Hospital association says social distancing is working, asks governor to ease 2 health care orders
The Arizona Hospital and Healthcare Association has asked Gov. Doug Ducey to relax two key executive orders on COVID-19, saying social distancing measures are working in the state.
The association wants Ducey to ease limits on elective surgeries that he set by executive order on March 19 as a way of preserving personal protective equipment for health care workers, which is in short supply.
It also asked him to reconsider a March 26 order to increase hospital bed capacity in the state by 50% by April 24.
Hospitals had an earlier deadline to increase their bed capacity by 25%, and the hospital group is asking Ducey to allow the expansion of beds to stop there.
In a letter dated Thursday, association President and CEO Ann-Marie Alameddin wrote that the public health interventions that Ducey and his team implemented have proven effective and that the environment is "quite different than it was in mid-March."
Surveillance data and predictive models "clearly demonstrate" that Arizona’s social distancing measures are working to “flatten the curve” and are saving lives, Alameddin wrote. The data and predictive models suggest hospitals now have adequate capacity to meet peak COVID-19 demand, she said.
Ducey is working closely with Arizona hospitals, Patrick Ptak, a spokesman for Ducey, wrote in an email to The Arizona Republic in response to an inquiry about Alameddin's letter.
"Our goal and their goal is making sure we have the proper equipment and hospital beds to be prepared for a surge," Ptak wrote. "We’re coordinating with them and looking at the data to make the best decisions for public health."
In her letter Alameddin cited projections from the Institute for Health Metrics and Evaluation that indicate Arizona will hit a peak in daily deaths around April 30, with a projected 26 deaths per day at the end of April and at the beginning of May.
The modeling projects Arizona will have a total of 1,005 COVID-19 deaths by Aug. 4.
State data as of Thursday showed a total of 115 known Arizona deaths from COVID-19-related causes.
"While it is critical that none of us become over-optimistic and we remain ever vigilant, we believe this current success provides you an opportunity to revisit some earlier policy decisions," the letter said. "Evidence continues to mount that the public’s social distancing measures are slowing the spread of new COVID-19 infections in our state."
Alameddin asks the governor to allow hospitals more discretion over elective procedures "to meet the growing patient demand for crucial medical procedures."
"We are sincerely grateful to you and your administration for implementing important interventions. Your administration’s interventions have 'flattened the curve' and are saving lives of Arizonans. Without those interventions, our health system would have been overwhelmed with tragic consequences," Alameddin wrote in the letter.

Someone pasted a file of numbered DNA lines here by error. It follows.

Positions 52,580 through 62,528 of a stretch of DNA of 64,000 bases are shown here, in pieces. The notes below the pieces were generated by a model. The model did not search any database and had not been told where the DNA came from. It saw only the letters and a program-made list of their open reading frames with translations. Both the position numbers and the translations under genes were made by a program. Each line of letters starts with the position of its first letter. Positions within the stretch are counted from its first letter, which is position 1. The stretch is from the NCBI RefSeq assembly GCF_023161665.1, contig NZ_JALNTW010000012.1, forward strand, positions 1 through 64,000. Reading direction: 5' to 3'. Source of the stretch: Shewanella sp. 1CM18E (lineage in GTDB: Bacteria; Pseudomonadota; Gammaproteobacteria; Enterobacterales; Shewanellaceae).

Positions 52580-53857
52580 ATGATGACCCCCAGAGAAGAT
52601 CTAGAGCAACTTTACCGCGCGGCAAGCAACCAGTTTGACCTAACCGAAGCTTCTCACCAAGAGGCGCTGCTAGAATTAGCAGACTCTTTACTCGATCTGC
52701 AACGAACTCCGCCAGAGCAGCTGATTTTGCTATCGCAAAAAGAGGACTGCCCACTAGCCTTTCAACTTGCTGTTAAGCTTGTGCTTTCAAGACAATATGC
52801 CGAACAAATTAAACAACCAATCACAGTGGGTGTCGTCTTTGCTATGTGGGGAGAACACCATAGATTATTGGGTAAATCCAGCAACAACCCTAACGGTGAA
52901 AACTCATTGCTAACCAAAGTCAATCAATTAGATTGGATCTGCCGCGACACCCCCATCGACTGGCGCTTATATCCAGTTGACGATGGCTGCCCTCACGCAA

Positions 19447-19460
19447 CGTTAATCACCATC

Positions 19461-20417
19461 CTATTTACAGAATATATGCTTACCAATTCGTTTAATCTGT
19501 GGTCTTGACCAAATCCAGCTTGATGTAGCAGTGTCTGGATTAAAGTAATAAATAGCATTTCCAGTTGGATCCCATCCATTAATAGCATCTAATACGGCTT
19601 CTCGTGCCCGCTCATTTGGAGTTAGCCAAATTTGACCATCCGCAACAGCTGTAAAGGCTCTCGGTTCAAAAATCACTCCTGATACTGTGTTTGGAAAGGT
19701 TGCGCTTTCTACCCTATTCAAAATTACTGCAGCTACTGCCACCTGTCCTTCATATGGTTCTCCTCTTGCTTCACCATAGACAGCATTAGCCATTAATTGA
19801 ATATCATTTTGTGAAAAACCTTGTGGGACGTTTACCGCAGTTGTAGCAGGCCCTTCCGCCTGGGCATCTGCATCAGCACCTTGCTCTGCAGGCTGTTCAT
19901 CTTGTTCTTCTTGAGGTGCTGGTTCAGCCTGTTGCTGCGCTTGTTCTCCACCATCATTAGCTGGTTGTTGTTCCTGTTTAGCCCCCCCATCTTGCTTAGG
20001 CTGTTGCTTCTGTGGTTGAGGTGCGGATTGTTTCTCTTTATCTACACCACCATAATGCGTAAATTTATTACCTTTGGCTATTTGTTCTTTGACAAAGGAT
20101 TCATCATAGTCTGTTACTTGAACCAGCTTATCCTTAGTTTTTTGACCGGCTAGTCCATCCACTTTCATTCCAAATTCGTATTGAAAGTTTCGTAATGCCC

"By implementing our suggested changes to Executive Orders 2020-10 and 2020-16, we believe that you can improve public health by providing more patient access to needed procedures and continue to ensure that Arizona has the hospital surge capacity to meet peak demand for patients with COVID-19."
An association analysis shows Arizona hospitals are reporting revenue losses of 30% to 40% because of cancellation of elective procedures and a reduction in emergency department visits. Statewide, that equates to a revenue reduction of $430 million to $575 million per month, and hospital officials don't know how long the COVID-19 crisis will continue here.
The letter did not ask Ducey to reverse the order on elective surgeries, but it asked for less restrictive language that would give hospitals more discretion.
Alameddin cited COVID-19 guidance from the U.S. Centers for Medicare & Medicaid Services on adult elective surgeries. The federal recommendations allow hospitals to weigh several factors in deciding whether to go ahead with a surgery, among them the current and projected COVID-19 cases in the particular facility and region, the supply of personal protective equipment, staffing availability, bed availability, and the health and age of the patient.
Throughout the COVID-19 pandemic, Arizona hospitals, clinics and individual health providers have repeatedly said they don't have enough PPE, and several have begun accepting donations for it.
Alameddin's letter did not say whether there was enough PPE in Arizona. But it said hospitals' contingency planning for conserving and also acquiring additional PPE, combined with a slowing of the spread of the virus in Arizona, "provides an opportunity to relax the limitations on elective procedures."
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